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Director's Column

PLSJC Director Alan Hall writes a weekly column discussing library and community news, history, and other interesting subjects.

The Future of the Public Library

By Alan Hall, Director, PLSJ
Publish Date - Sunday, February 22, 2015


What is the future of the Public Library?


This has always been a topic in the library world, as we would try to predict future needs of our libraries, and look for trends to better serve the public.


Now if you put librarians around a table and pose that question, you might see dazed expressions with little audible reaction hoping that someone else would start the discussion.


A report from the Aspen Institute last fall has helped bring the topic into focus as we all are trying to see those trends, and plan for the future needs of the public as it relates to libraries.


The summary states that we need to “Define the scope of the library’s programs, services and offerings, recognizing that this may lead to choices and trade-offs.”


Librarians tend to look at the past to identify trends for the future, but Aspen recommends, “You can’t allow tradition to get in the way of innovation.  There’s a need to respect the past, but it’s a mistake to revere your past.”


They point to Kodak, a company that clung to the past of selling film rather than leading the development of digital photographic equipment as an example of the need to change focus.


Part of the problem with predicting the future of library service is that the “next big thing” is not as clear as it used to be.  The raw materials of technology are spread evenly around our world today, and it is difficult to predict what might emerge and be useful to libraries.


Librarians are unsure of what will happen to the traditional paperbound “book” with the rise of eBooks, eMagazines, and various other eResources.  Traditional books are will be produced and read in record numbers in addition to eBooks.


There are some subject areas, such as Reference Titles, that are on the decline to the point that some publishers have literally gone out-of-business, but people continue to check out books from the library in record numbers.


And we aren’t going to “get it right” every time with every new move that we take in libraries.  Some things we try won’t work, and we will be surprised with some things we try that work better than expected.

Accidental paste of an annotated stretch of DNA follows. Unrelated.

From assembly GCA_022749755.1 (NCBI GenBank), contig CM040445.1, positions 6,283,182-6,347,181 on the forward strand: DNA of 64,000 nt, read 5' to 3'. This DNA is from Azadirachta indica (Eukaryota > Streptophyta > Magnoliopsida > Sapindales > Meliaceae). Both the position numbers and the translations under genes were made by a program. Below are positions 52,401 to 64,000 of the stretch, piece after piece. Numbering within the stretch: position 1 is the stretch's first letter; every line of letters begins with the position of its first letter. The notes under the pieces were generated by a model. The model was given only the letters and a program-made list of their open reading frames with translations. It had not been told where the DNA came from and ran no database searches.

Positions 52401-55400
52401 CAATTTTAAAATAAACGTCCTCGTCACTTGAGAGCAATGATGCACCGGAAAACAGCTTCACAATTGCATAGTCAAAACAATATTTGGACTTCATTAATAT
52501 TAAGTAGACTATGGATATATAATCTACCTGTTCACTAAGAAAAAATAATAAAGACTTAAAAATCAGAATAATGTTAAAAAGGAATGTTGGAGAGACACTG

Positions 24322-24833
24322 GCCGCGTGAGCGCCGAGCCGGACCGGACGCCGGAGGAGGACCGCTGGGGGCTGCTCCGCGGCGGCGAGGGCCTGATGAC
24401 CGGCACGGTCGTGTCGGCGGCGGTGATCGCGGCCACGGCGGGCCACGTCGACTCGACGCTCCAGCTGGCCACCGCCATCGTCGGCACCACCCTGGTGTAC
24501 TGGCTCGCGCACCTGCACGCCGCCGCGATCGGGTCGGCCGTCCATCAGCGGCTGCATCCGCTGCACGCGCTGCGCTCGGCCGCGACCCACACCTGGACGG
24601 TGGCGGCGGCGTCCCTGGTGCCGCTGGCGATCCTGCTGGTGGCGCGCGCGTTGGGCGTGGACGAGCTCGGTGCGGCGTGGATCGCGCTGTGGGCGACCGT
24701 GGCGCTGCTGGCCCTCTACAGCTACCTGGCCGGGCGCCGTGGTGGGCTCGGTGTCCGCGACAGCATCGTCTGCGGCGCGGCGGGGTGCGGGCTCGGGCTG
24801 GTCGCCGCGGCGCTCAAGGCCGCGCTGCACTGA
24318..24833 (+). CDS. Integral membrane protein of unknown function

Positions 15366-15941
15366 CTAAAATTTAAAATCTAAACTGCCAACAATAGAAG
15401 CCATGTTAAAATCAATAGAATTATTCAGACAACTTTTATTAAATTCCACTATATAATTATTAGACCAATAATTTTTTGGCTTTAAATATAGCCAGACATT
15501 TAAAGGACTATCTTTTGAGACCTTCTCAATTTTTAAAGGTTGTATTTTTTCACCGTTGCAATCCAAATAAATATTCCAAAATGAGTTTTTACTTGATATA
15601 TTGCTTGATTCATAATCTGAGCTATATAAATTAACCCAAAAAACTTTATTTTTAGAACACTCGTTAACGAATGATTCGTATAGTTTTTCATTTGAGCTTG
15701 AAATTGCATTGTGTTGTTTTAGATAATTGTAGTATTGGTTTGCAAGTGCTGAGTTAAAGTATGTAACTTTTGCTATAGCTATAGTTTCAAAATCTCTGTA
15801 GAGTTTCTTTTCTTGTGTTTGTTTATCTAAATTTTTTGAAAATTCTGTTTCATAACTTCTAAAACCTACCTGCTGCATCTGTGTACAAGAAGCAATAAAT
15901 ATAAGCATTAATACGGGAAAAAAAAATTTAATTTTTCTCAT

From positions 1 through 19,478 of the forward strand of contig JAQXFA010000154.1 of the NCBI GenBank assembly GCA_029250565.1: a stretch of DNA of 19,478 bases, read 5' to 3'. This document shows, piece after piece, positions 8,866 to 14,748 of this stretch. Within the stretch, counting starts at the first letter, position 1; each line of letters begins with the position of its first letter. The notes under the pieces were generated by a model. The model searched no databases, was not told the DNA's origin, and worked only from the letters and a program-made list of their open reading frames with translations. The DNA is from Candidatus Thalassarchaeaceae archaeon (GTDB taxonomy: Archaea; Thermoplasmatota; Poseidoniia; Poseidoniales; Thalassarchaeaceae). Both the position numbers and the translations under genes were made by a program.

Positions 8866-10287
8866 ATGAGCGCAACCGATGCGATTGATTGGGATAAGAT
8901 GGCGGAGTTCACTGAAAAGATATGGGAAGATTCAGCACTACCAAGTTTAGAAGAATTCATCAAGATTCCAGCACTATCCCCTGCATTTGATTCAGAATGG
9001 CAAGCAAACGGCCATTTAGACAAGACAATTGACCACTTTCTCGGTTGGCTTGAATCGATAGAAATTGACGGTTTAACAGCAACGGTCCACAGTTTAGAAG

My take on the future of libraries relates to the need that we need to keep humans at the front of the line in libraries, while implementing new technology where it serves the public in a positive manner.


Libraries need to keep humans answering our phones, while having other methods of connection to library services.  We need to have a person at the desk to help the public with their information needs.


Our society is quickly losing “places” where people gather to the computer in the home, the tablet you can carry around, and the smart phone that seems to occupy most of our time.


The Public Library can continue to be “that place” in our society where people come for information, programs, and entertainment.


My old line that the Public Library is the last public information desk in our communities continues to become more true by the day, as local, state, and federal offices continue to disappear and people are told to connect to those agencies by computer.  (and go to the Public Library for a computer if you don’t have one)


I think books will continue well into the future.  There is something magical about “seeing” information and text aside from computer screens that pretend to present information that looks like its paper counterpart.


Television was supposed to eliminate books in the 1950s, children’s books were predicted to end in the 1980s, videos were supposed to stop TV sales.


My favorite is that indexes in books would end libraries by the early 20th Century.


Some librarian in the future will likely download this 2015 article written by that old librarian Hall, and show where I was wrong, and where I was correct.